What's the best way to top off a signature pointless Oscars montage – this year about music in the movies? How about a pointless performance from Eminem? Listen, "Lose Yourself" is a good song – I know because you gave it an Oscar 18 years ago in rare instance of the Best Original Song category featuring a quality song – but in a show where people near the end were stressfully wrapping up speeches and the "Parasite" crew had the lights come down on them mid-acceptance, maybe we didn't need to waste five minutes on a fine but needless and random throwback performance of a song that I can hear at literally any and every sporting event?
At least we got some very strong reaction shots from it:
How about a new Marty meme too!?
Never mind: Eminem's performance was the most essential part of the night.
Winner: Olivia Colman, again
How charming do you have to be to basically brag about winning an Oscar and victory sexing your husband in front of the whole world, and everyone's still like, "Aww, you're delightful?" Olivia Colman levels of charming, apparently. Put this woman in front of microphones forever. And also get her some red carpet security because she almost got horse-collar tackled walking into the theater.
OF COURSE she just chuckled it off. Forever a queen.
Loser: The opening number
The opening musical number of the Oscars, performed by the always-exuberant Janelle Monae and the perpetually fabulous Billy Porter, did an excellent job of reminding audiences of the terrific movies of the past year. One slight problem: Most of the featured films weren't nominated for Oscars. Always like to start my awards show by highlighting evidence of how generally poor the Oscars are in terms of honoring the diverse cultural landmarks of a year! "Us," "Midsommar," "Dolemite is My Name," and the mostly ignored "A Beautiful Day in the Neighborhood" deserved much better than to be set-dressing.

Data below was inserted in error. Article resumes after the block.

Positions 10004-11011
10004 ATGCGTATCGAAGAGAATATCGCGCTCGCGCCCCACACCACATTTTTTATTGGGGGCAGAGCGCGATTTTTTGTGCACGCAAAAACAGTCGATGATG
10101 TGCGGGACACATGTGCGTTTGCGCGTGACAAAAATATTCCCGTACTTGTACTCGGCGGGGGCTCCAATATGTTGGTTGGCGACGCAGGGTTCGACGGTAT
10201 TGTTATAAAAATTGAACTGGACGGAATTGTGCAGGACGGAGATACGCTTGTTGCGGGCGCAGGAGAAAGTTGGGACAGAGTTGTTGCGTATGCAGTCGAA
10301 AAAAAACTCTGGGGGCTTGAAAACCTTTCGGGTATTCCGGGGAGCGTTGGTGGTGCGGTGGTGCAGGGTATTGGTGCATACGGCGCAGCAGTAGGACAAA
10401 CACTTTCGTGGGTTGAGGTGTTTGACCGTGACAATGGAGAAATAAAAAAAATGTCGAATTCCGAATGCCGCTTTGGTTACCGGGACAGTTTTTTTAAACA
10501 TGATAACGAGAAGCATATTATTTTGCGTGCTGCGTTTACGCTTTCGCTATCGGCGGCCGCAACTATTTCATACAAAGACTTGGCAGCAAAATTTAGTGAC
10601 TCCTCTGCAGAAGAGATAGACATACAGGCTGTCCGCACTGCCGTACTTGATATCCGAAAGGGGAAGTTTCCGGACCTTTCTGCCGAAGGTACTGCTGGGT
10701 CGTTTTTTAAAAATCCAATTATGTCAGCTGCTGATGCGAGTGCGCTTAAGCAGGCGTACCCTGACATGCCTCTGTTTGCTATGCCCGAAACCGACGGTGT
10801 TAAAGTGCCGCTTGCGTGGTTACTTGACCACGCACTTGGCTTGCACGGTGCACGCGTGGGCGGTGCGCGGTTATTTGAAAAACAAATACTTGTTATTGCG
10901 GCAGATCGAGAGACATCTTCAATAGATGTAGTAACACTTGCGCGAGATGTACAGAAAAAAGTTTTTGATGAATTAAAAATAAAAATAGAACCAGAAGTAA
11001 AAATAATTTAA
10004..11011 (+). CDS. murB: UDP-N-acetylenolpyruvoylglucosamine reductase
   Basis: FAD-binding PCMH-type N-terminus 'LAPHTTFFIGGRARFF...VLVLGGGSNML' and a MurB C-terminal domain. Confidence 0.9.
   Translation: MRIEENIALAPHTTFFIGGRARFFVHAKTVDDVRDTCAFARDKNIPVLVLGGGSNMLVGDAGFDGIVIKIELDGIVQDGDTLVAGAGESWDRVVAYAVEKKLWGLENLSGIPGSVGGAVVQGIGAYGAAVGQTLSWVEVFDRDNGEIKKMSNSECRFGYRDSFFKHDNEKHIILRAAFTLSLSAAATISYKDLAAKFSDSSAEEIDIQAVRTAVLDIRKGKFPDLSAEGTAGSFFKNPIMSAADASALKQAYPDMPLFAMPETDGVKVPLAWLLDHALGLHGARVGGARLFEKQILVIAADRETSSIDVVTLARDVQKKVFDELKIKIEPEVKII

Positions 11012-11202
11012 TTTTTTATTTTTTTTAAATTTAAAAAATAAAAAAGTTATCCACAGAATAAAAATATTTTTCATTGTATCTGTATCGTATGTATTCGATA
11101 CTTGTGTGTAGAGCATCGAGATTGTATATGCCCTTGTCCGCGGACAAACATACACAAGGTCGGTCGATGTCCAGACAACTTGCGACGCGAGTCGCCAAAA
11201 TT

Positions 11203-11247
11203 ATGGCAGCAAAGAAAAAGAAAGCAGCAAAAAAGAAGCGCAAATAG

Winner: Presenter combos
For a show apparently unable to find a host, the Oscars sure are good at finding great potential hosts to present awards. Chris Rock and Steve Martin. Maya Rudolph and Kristen Wiig. Will Ferrell and Julia Louis-Dreyfus. Even James Corden and Rebel Wilson were funny for a bit before they ruined the Best Visual Effects winners' night.
All of these – OK, but preferably not Corden and Wilson – would make very fun Oscars hosts, but the reality is we're never returning to that ever again. Oscars host is one of the most thankless gigs Hollywood can offer next to Zazie Beets' role in "Joker," and nobody wants to be the face of a long show whose ratings are dwindling (because the ratings for EVERYTHING are dwindling). It's far easier to instead not wear out your welcome in four minutes than across four hours and more enjoyable to be merely a part of a fun, fast show than the selling point of a slow, bad show.
The host may be gone forever – but if the Oscars keep coming up with these funny and pleasant combinations (Oscar Issac and Salma Hayek, yes please!), no one will miss it.
Loser: Presenters for ... presenters?